Early blockchain-based voting systems are already in use in limited scenarios. A prime example is that, in West Virginia, the state offered overseas voters a chance to use mobile blockchain voting for the 2018 November midterm election, although it will not be offered in the upcoming 2020 election. The solution in 2018 was provided by Boston-based Voatz.
A mature solution to voting offered by blockchain could render paper voting a relic of an unsecured past. The possibility of interference within the current voting system will be looked back upon as a shocking oversight.
EY’s 2020 Banking Barometer found that around one-third of respondents “do not trust their bank.” With a history of crises, crashes, and an increasing disparity in wealth across the world, people are disillusioned with traditional financial practices. This mistrust has a knock-on effect on the economy.
“If banks do not have the underlying trust of their customers, it will be very difficult for them to increase their customer/product penetration and thus to strengthen their earnings base on a sustainable basis.”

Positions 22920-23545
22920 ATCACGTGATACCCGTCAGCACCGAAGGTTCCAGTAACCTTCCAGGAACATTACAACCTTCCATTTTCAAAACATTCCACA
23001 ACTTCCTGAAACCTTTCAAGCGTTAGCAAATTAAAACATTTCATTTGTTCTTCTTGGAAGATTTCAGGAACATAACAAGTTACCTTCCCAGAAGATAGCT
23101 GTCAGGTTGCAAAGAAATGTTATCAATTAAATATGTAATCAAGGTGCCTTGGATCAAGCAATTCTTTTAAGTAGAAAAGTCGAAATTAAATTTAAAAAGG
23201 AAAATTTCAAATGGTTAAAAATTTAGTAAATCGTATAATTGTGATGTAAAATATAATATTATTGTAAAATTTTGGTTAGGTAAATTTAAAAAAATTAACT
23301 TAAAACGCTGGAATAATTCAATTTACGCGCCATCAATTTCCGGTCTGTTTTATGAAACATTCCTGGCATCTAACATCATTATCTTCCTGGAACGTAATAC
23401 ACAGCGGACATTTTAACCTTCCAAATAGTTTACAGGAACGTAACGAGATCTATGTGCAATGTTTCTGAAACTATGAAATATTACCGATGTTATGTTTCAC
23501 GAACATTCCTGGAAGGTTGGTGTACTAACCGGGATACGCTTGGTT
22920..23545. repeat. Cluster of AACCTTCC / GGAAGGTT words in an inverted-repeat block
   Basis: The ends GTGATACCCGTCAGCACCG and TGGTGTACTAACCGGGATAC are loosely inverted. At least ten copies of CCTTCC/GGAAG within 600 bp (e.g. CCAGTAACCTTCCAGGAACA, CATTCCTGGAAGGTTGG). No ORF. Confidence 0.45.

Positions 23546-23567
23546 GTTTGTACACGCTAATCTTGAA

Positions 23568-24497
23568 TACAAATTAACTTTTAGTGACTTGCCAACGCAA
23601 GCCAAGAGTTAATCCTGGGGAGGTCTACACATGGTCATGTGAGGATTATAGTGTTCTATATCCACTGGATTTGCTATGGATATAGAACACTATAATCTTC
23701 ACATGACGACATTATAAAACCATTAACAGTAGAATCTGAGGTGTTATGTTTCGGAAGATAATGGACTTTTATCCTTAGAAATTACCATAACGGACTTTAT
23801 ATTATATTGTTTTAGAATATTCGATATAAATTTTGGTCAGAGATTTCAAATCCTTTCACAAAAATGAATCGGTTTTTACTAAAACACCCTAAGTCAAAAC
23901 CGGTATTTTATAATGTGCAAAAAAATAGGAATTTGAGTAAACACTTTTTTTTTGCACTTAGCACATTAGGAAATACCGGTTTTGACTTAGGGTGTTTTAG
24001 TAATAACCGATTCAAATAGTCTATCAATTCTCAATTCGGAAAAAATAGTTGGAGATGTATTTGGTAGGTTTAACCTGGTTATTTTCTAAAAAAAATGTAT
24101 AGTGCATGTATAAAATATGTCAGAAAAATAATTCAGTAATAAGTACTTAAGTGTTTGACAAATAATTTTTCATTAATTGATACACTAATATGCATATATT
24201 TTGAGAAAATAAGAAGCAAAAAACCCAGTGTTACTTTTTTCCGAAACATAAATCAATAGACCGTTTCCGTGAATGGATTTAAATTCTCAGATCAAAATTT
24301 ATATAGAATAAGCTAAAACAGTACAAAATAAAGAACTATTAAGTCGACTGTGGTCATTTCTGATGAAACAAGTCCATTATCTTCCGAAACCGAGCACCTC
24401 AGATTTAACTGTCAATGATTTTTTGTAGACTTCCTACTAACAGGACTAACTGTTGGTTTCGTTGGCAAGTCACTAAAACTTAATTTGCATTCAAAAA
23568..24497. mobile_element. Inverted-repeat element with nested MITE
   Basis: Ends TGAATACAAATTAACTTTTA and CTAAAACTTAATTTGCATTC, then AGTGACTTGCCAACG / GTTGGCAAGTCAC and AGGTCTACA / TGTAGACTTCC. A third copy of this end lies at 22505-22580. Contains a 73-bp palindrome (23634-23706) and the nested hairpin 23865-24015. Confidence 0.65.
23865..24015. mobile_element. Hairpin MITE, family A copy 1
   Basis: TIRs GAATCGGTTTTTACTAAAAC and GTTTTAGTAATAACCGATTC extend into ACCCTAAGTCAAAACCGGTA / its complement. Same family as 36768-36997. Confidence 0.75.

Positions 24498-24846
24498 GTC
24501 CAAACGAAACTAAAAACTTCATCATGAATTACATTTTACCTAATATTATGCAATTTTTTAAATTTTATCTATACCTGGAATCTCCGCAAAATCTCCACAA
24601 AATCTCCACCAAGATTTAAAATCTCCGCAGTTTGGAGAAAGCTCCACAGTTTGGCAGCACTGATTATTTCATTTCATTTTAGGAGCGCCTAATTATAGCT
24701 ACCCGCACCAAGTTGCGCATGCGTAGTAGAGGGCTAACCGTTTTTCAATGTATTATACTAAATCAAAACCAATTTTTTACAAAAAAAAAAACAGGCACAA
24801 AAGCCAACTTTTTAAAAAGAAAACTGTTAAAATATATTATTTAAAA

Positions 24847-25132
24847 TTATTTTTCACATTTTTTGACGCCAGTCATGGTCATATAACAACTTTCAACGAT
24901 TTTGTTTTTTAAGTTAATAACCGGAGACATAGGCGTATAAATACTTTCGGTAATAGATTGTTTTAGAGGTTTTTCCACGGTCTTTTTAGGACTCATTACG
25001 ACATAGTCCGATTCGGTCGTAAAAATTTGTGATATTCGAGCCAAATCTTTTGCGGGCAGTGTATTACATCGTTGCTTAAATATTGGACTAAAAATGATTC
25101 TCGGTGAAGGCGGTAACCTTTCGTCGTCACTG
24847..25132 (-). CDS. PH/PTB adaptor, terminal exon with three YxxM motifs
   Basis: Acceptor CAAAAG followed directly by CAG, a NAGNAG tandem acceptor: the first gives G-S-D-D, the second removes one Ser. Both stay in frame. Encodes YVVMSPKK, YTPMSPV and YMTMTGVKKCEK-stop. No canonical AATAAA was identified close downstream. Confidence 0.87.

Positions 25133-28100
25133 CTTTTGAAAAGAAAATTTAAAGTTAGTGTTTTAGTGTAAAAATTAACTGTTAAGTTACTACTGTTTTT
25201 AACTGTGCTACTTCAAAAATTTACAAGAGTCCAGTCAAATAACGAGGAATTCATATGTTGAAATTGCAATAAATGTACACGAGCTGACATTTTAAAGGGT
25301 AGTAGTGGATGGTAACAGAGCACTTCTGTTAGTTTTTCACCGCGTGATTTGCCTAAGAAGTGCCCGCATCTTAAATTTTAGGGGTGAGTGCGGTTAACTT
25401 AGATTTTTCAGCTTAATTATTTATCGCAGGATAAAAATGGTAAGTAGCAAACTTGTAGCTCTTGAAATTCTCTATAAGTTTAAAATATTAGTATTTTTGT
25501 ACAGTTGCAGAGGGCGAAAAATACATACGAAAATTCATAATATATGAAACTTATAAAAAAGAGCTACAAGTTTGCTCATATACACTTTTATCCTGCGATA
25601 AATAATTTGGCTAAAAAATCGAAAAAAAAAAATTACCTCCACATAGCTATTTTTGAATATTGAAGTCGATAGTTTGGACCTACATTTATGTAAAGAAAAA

Using blockchain within the banking system creates a ledger of transactions and instant identity verification. It will be near-impossible for the verified and hashed blocks within the chain to contain information that is erroneous, alterable, or biased. As the chain builds, everything will become more streamlined, with verification and authentication baked-in by design. Blockchain technologies can increase trust, streamline internal processes, and create a better user experience for employees and customers alike.
Decentralized data storage will increase interoperability across medical records and related platforms, improving access to essential and time-critical information in healthcare settings. Patient experiences and outcomes will be improved, as well as having huge potential to improve interfaces for users. Fully digitized and complete care records will increase transparency in insurance claims and itemized medical charges, as well as financial transactions across any service.